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President Barack Obama called Friday for an overhaul of the higher education financial aid system, warning that colleges and universities that fail to control spiraling tuition costs could lose federal funds.
President Barack Obama was on the stage for about 40 minutes at the University of Michigan for a speech Friday in front of thousands of students, touching on the need for making higher education more accessible and affordable. (Photo by HB Meeks/Tell Us USA News Network)

 



Obama speaks firmly to student and supporters at the U of M in Ann Arbor

ANN ARBOR (Tell Us USA) - President Barack Obama called Friday for an overhaul of the higher education financial aid system, warning that colleges and universities that fail to control spiraling tuition costs could lose federal funds.

The election year proposal was also a political appeal to young people and working families, two important voting blocs for Obama. But the initiative faces long odds in Congress, which must approve nearly all aspects of the president's plan.

Speaking to students at the University of Michigan, Obama said he was "putting colleges on notice" that the era of unabated tuition hikes is over.

"You can't assume that you'll just jack up tuition every single year. If you can't stop tuition from going up, then the funding you get from taxpayers each year will go down," Obama said on the final stop of a three-day post-State of the Union trip to promote components of his economic agenda.

Obama told the largely supportive student audience that the nation's economic future depended on making sure every American can afford a world-class education.

"In the coming decade, 60 percent of new jobs will require more than a high school diploma," he said. "Higher education is not a luxury. It's an economic imperative that every family in America should be able to afford."

President Barack Obama called Friday for an overhaul of the higher education financial aid system, warning that colleges and universities that fail to control spiraling tuition costs could lose federal funds.

The election year proposal was also a political appeal to young people and working families, two important voting blocs for Obama. But the initiative faces long odds in Congress, which must approve nearly all aspects of the president's plan.

Speaking to students at the University of Michigan, Obama said he was "putting colleges on notice" that the era of unabated tuition hikes is over.

"You can't assume that you'll just jack up tuition every single year. If you can't stop tuition from going up, then the funding you get from taxpayers each year will go down," Obama said on the final stop of a three-day post-State of the Union trip to promote components of his economic agenda.

Obama told the largely supportive student audience that the nation's economic future depended on making sure every American can afford a world-class education.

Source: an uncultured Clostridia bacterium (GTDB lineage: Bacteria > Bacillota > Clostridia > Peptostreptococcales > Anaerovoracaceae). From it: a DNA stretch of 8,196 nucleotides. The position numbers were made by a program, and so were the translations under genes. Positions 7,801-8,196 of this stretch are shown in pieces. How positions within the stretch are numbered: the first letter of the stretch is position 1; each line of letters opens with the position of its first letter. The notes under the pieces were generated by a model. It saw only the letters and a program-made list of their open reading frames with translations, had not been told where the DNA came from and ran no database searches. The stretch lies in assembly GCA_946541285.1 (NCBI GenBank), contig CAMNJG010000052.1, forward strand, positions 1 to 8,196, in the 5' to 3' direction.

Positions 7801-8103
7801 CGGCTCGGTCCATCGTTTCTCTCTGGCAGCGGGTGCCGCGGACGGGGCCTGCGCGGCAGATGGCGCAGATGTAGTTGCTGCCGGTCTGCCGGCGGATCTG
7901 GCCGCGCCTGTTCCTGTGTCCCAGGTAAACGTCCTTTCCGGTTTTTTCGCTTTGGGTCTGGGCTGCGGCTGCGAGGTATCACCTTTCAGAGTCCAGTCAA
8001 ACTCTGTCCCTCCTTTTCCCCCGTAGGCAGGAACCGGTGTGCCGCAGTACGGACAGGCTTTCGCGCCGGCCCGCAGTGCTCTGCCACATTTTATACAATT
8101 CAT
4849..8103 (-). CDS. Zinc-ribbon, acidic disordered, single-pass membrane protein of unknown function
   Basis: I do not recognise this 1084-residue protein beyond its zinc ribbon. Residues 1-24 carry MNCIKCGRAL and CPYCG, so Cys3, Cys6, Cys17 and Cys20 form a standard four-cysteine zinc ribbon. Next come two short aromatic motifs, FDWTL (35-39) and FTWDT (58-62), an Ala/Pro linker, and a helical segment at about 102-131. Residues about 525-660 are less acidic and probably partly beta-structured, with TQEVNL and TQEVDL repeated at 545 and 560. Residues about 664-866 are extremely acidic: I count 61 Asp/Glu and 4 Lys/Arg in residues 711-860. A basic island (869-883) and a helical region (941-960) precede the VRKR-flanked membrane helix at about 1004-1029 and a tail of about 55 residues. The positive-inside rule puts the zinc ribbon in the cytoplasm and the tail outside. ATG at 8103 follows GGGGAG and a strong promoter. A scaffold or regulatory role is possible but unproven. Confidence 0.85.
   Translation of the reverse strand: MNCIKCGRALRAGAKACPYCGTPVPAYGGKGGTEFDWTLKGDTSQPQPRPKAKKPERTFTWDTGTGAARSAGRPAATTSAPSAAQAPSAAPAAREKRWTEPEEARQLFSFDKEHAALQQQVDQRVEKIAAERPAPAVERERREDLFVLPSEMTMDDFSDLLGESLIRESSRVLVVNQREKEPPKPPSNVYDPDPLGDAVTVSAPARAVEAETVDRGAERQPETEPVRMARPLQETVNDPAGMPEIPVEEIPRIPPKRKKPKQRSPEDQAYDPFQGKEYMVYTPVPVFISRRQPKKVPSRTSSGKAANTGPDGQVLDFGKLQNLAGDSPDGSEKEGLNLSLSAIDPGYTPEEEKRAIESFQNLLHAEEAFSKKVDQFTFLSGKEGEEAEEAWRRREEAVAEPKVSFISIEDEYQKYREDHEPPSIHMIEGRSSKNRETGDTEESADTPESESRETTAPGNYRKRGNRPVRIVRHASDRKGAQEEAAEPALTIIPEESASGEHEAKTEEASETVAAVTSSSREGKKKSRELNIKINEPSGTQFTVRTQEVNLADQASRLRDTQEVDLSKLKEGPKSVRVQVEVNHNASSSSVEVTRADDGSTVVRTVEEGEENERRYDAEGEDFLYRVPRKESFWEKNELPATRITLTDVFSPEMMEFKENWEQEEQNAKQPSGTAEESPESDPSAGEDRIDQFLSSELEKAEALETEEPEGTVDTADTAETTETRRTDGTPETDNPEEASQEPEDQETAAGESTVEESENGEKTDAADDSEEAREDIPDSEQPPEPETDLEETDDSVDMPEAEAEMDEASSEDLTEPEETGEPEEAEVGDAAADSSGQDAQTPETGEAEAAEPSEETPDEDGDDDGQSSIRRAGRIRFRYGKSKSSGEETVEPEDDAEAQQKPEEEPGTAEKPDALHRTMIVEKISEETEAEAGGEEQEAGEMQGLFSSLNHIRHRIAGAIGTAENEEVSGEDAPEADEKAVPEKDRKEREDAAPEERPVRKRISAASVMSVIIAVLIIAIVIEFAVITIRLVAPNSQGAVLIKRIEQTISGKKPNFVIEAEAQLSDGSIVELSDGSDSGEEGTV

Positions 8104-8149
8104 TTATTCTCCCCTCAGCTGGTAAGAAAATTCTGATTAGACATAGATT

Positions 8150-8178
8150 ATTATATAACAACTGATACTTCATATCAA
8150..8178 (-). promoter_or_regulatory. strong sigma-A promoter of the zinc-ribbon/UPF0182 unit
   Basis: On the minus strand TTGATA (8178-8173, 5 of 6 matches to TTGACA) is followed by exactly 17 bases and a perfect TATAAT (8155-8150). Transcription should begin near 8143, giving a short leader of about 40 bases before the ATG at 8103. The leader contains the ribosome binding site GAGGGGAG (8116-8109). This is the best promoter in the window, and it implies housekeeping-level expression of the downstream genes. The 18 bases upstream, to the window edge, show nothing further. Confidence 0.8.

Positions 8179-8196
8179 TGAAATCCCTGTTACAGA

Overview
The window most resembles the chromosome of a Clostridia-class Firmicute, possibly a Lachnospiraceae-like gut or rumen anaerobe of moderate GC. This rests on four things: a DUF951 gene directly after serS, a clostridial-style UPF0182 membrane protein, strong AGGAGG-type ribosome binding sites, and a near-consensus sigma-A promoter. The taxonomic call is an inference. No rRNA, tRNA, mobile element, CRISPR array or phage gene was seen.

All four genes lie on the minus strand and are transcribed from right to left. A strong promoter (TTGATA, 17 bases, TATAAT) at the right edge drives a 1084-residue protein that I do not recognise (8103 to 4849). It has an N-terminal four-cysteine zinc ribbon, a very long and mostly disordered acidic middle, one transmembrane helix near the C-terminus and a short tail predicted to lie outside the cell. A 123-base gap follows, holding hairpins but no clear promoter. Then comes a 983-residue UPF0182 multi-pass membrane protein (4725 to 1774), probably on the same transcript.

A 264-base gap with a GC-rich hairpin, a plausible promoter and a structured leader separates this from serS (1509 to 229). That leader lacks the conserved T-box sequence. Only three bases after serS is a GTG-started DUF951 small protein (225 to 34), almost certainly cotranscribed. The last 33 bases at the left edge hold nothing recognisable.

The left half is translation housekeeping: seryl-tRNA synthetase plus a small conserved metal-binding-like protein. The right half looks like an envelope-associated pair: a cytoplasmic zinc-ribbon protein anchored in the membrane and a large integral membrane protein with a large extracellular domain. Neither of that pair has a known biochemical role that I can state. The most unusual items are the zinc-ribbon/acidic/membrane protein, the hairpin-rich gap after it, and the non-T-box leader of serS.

"In the coming decade, 60 percent of new jobs will require more than a high school diploma," he said. "Higher education is not a luxury. It's an economic imperative that every family in America should be able to afford."

In his State of the Union address, President Obama laid out a blueprint for an economy that’s built to last – an economy built on American manufacturing, American energy, skills for American workers, and a renewal of American values. As an important part of keeping the American promise alive, the President called for a comprehensive approach to tackling rising college costs. In today’s global economy, a college education is no longer just a privilege for some, but rather a prerequisite for all. To reach a national goal of leading the world with the highest share of college graduates by 2020, we must make college more affordable.

President Obama has emphasized the responsibility shared by the federal government, states, colleges, and universities to promote access and affordability in higher education, by reining in college costs, providing value for American families, and preparing students with a solid education to succeed in their careers. Over the past three years, the Obama Administration has taken historic steps to help students afford college, including reforming our student aid system to become more efficient and reliable and by expanding grant aid and college tax credits.

This year, President Obama is calling on Congress to advance new reforms that will promote shared responsibility to address the college affordability challenge. If these proposals are passed, this will be the first time in history that the federal government has tied federal campus aid to responsible campus tuition policies.
 

 

 
   

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